- 28. Pagès F, Mlecnik B, Marliot F, Bindea G, Ou FS, Bifulco C, Lugli A, Zlobec I, Rau TT, Berger MD, Nagtegaal ID, Vink-Börger E, Hartmann A, et al. International validation of the consensus immunoscore for the classification of colon cancer: a prognostic and accuracy study. Lancet. 2018; 391:2128–39. https://doi.org/10.1016/S0140-6736(18)30789-X [PubMed]
- 29. Salvagno C, Ciampricotti M, Tuit S, Hau CS, van Weverwijk A, Coffelt SB, Kersten K, Vrijland K, Kos K, Ulas T, Song JY, Ooi CH, Rüttinger D, et al. Therapeutic targeting of macrophages enhances chemotherapy efficacy by unleashing type I interferon response. Nat Cell Biol. 2019; 21:511–21. https://doi.org/10.1038/s41556-019-0298-1 [PubMed]
- 30. Halbrook CJ, Pontious C, Kovalenko I, Lapienyte L, Dreyer S, Lee HJ, Thurston G, Zhang Y, Lazarus J, Sajjakulnukit P, Hong HS, Kremer DM, Nelson BS, et al. Macrophage-released pyrimidines inhibit gemcitabine therapy in pancreatic cancer. Cell Metab. 2019; 29:1390–99.e6. https://doi.org/10.1016/j.cmet.2019.02.001 [PubMed]
- 31. Finotello F, Trajanoski Z. Quantifying tumor-infiltrating immune cells from transcriptomics data. Cancer Immunol Immunother. 2018; 67:1031–40. https://doi.org/10.1007/s00262-018-2150-z [PubMed]
- 32. Newman AM, Liu CL, Green MR, Gentles AJ, Feng W, Xu Y, Hoang CD, Diehn M, Alizadeh AA. Robust enumeration of cell subsets from tissue expression profiles. Nat Methods. 2015; 12:453–57. https://doi.org/10.1038/nmeth.3337 [PubMed]
- 33. Fu H, Zhu Y, Wang Y, Liu Z, Zhang J, Xie H, Fu Q, Dai B, Ye D, Xu J. Identification and Validation of Stromal Immunotype Predict Survival and Benefit from Adjuvant Chemotherapy in Patients with Muscle-Invasive Bladder Cancer. Clin Cancer Res. 2018; 24:3069–3078. https://doi.org/10.1158/1078-0432.CCR-17-2687 [PubMed]
- 34. Zhang L, Qi Y, Min H, Ni C, Wang F, Wang B, Qin H, Zhang Y, Liu G, Qin Y, Duan X, Li F, Han X, et al. Cooperatively Responsive Peptide Nanotherapeutic that Regulates Angiopoietin Receptor Tie2 Activity in Tumor Microenvironment To Prevent Breast Tumor Relapse after Chemotherapy. ACS Nano. 2019; 13:5091–5102. https://doi.org/10.1021/acsnano.8b08142 [PubMed]
Jr. Propensity score methods for bias reduction in the comparison of a treatment to a non-randomized control group. Stat Med. 1998; 17:2265–81. https://doi.org/10.1002/(sici)1097-0258(19981015)17:19<2265::aid-sim918>3.0.co;2-b [PubMed]
- 36. Sidaway P. Immunoscore provides a more accurate prognosis. Nat Rev Clin Oncol. 2018; 15:471. https://doi.org/10.1038/s41571-018-0050-y [PubMed]
- 37. Ogino S, Giannakis M. Immunoscore for (colorectal) cancer precision medicine. Lancet. 2018; 391:2084–86. https://doi.org/10.1016/S0140-6736(18)30953-X [PubMed]
- 38. Galon J, Mlecnik B, Bindea G, Angell HK, Berger A, Lagorce C, Lugli A, Zlobec I, Hartmann A, Bifulco C, Nagtegaal ID, Palmqvist R, Masucci GV, et al. Towards the introduction of the ‘Immunoscore’ in the classification of Malignant tumours. J Pathol. 2014; 232:199–209. https://doi.org/10.1002/path.4287 [PubMed]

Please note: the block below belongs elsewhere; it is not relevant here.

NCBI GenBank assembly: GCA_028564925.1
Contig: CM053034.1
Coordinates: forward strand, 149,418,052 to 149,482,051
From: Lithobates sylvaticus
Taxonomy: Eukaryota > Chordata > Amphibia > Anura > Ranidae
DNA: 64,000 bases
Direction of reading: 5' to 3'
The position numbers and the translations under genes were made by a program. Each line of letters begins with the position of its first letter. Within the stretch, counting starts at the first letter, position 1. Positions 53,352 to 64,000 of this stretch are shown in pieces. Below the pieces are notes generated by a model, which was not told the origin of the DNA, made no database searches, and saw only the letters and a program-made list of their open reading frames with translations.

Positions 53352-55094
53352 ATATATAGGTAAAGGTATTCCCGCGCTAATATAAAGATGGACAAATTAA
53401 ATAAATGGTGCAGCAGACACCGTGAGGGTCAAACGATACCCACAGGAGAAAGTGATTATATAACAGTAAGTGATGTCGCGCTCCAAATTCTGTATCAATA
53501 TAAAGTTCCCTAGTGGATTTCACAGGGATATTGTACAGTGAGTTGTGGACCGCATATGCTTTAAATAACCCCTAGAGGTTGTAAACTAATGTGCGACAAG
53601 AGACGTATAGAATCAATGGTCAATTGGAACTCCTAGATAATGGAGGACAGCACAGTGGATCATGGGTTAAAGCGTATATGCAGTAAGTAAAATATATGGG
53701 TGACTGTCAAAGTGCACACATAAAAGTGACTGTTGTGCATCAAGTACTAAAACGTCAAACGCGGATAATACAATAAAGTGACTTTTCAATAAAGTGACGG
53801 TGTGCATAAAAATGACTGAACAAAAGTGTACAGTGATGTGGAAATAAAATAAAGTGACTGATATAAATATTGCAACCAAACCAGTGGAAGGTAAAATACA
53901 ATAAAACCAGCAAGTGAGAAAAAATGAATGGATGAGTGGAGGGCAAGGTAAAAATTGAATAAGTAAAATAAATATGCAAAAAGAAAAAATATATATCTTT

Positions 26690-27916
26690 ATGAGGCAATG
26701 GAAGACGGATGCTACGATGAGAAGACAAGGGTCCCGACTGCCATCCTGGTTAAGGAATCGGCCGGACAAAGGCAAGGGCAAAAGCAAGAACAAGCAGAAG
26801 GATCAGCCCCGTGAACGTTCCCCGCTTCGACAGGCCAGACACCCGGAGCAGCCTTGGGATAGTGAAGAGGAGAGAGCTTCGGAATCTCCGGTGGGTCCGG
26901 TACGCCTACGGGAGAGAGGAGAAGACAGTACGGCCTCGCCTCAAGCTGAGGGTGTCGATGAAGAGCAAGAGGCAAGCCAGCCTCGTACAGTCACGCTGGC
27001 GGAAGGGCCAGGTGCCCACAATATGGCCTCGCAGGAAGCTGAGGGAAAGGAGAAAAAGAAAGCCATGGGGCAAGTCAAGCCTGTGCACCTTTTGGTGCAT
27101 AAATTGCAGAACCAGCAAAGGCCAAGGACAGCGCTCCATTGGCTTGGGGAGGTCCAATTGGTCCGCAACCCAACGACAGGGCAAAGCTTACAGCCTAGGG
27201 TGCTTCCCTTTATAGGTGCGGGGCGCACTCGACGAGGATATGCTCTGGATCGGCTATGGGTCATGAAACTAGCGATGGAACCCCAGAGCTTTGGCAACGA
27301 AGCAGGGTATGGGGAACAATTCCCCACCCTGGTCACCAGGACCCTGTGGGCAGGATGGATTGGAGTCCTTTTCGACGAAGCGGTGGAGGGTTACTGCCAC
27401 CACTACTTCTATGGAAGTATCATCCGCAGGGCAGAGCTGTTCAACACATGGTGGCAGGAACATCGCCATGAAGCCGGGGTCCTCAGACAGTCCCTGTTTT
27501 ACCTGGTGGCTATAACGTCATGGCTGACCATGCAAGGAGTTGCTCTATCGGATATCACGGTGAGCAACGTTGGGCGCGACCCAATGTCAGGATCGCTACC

- 39. Jang JE, Hajdu CH, Liot C, Miller G, Dustin ML, Bar-Sagi D. Crosstalk between regulatory T cells and tumor-associated dendritic cells negates anti-tumor immunity in pancreatic cancer. Cell Rep. 2017; 20:558–71. https://doi.org/10.1016/j.celrep.2017.06.062 [PubMed]
- 40. Wang TT, Zhao YL, Peng LS, Chen N, Chen W, Lv YP, Mao FY, Zhang JY, Cheng P, Teng YS, Fu XL, Yu PW, Guo G, et al. Tumour-activated neutrophils in gastric cancer foster immune suppression and disease progression through GM-CSF-PD-L1 pathway. Gut. 2017; 66:1900–11. https://doi.org/10.1136/gutjnl-2016-313075 [PubMed]
- 41. Sica A, Mantovani A. Macrophage plasticity and polarization: in vivo veritas. J Clin Invest. 2012; 122:787–95. https://doi.org/10.1172/JCI59643 [PubMed]
- 42. Zhang JX, Song W, Chen ZH, Wei JH, Liao YJ, Lei J, Hu M, Chen GZ, Liao B, Lu J, Zhao HW, Chen W, He YL, et al. Prognostic and predictive value of a microRNA signature in stage II colon cancer: a microRNA expression analysis. Lancet Oncol. 2013; 14:1295–306. https://doi.org/10.1016/S1470-2045(13)70491-1 [PubMed]
- 43. Gui J, Li H. Penalized cox regression analysis in the high-dimensional and low-sample size settings, with applications to microarray gene expression data. Bioinformatics. 2005; 21:3001–08. https://doi.org/10.1093/bioinformatics/bti422 [PubMed]
- 44. Tibshirani R. The lasso method for variable selection in the cox model. Stat Med. 1997; 16:385–95. https://doi.org/10.1002/(sici)1097-0258(19970228)16:4<385::aid-sim380>3.0.co;2-3 [PubMed]
- 45. Gordon S, Martinez FO. Alternative activation of macrophages: mechanism and functions. Immunity. 2010; 32:593–604. https://doi.org/10.1016/j.immuni.2010.05.007 [PubMed]